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by Jiří {x2} Činčura

Where does the 65521 (static) or 65520 (instance) number of methods in a class come from?

14 Apr 2017 .NET, C#

If you have been following last two posts about the stack overflows (post 1, post 2), you know I’ve hit some limits. The first was 65535 fields in a class. Which is easy to explain, because the number is actually the maximum value that fits into unsigned 16-bit integer. Makes sense. Then I’ve hit some weird number (or actually numbers) for number of methods. It took me quite a while, with some help, to understand, what the number is based on.

Small recap

The number (of methods) I’m talking here about is 65521 for static and 65520 for instance classes. You can compile (currently) class with more methods, but the CLR will not load it. You’ll get very clean and descriptive exception (my class is MethodsTest.BigAssClass).

System.TypeLoadException: Type 'MethodsTest.BigAssClass' from assembly 'MethodsTest, Version=1.0.0.0, Culture=neutral, PublicKeyToken=null' contains more methods than the current implementation allows.

Let’s start thinking (preferably) and digging (if needed).

Why there’s a difference between static and instance classes?

This one is easy to crack. Every instance class has a constructor. Even if you don’t write one yourself, it’s there, empty. And because static classes do not have it, you can have one extra method there.

Remaining methods idea #1 (wrong)

Because of the constructor, I thought, what if there are some methods inherited from parent object taking up the spots? The parent object, unless explicitly specified is System.Object. Thanks to the available sources, I can easily investigate.

Quick looks into sources shows there’s indeed some methods that could be somehow taking up some spots. There are the well known ones like ToString, GetType, GetHashCode and even the constructor. But there’s more: Equals (2x), ReferenceEquals, Finalize (~Object), MemberwiseClone, FieldSetter, FieldGetter, GetFieldInfo. Looking at the list, it looks like it might be it. Sadly it’s only 12 methods. That’s not enough.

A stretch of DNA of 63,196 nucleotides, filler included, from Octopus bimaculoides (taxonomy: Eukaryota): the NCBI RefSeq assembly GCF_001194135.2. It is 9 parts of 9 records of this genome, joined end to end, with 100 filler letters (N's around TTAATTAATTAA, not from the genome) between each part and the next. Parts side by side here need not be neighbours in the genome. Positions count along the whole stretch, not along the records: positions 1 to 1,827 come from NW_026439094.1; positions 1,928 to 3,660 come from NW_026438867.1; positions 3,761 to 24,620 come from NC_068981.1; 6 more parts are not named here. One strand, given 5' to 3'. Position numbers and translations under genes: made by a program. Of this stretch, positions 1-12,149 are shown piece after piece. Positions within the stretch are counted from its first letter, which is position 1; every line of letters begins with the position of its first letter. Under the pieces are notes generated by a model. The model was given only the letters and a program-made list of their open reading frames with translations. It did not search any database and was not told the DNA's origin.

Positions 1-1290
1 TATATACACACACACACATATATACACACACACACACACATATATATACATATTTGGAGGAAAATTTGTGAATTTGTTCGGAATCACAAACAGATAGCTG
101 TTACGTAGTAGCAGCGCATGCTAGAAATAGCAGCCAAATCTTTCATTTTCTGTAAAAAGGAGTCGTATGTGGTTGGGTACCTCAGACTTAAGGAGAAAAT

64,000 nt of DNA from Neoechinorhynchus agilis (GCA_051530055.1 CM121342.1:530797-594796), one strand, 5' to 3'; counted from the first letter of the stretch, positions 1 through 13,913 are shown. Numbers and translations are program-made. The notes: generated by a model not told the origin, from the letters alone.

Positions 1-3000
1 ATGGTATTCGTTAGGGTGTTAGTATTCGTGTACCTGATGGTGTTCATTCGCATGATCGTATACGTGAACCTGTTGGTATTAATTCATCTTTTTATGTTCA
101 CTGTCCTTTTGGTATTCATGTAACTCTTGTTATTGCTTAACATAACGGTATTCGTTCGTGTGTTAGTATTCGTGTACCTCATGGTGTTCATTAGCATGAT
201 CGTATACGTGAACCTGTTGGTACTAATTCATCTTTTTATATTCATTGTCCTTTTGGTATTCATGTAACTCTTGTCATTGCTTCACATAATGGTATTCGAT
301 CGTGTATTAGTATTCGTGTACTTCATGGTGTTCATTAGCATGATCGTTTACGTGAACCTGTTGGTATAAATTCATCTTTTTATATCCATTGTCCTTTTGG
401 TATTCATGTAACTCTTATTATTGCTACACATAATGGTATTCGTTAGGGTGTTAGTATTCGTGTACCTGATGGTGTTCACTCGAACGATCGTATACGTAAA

Maybe something is injected by JIT for internal use? Time for WinDbg. Dumping the method table reveals I’m not on the right path. Except for my methods, there’s only some of these.

71cfccf8 71977974 PreJIT System.Object.ToString()
71ce9dd0 7197797c PreJIT System.Object.Equals(System.Object)
71d9d8a0 7197799c PreJIT System.Object.GetHashCode()
71cd5c78 719779b0 PreJIT System.Object.Finalize()

This got me nowhere. Here I also realized I could have tested it way easier by creating my own base class with bunch of methods to go over the limit, while keeping the BigAssClass in the limit. In fact I did that later, out of curiosity (yes it works fine, if you’d like to ask).

Remaining methods idea #2 (even more wrong)

I decided to zoom out a little and look at the numbers. The 65520 is 0xFFF0, interesting. And even more interesting is the 65521. It’s the largest prime number less or equal to 65535. That must mean something. I’m not going to bother you with details, because all these observations – although interesting – just got me nowhere.

Remaining methods idea #3 – time to get deeper

Since the previous two attempts brought me nowhere close to the understanding, I made a decision to be methodical. Let’s first try to find the message somewhere in the CoreCLR sources. Although I was running on standard .NET a quick test on .NET Core proved it’s happening there as well and with the same exception. The message comes from IDS_CLASSLOAD_TOO_MANY_METHODS which is, sadly, used on multiple places.

Maybe with the underlying unmanaged exception and some PDBs I could get closer to what I’m looking for.

Exception thrown at 0x000007FEFD35A06D in MethodsTest.exe: Microsoft C++ exception: EETypeLoadException at memory location 0x000000000027AFD0.

And some stack trace.

Current frame: KERNELBASE!RaiseException+0x58
ChildEBP RetAddr  Caller, Callee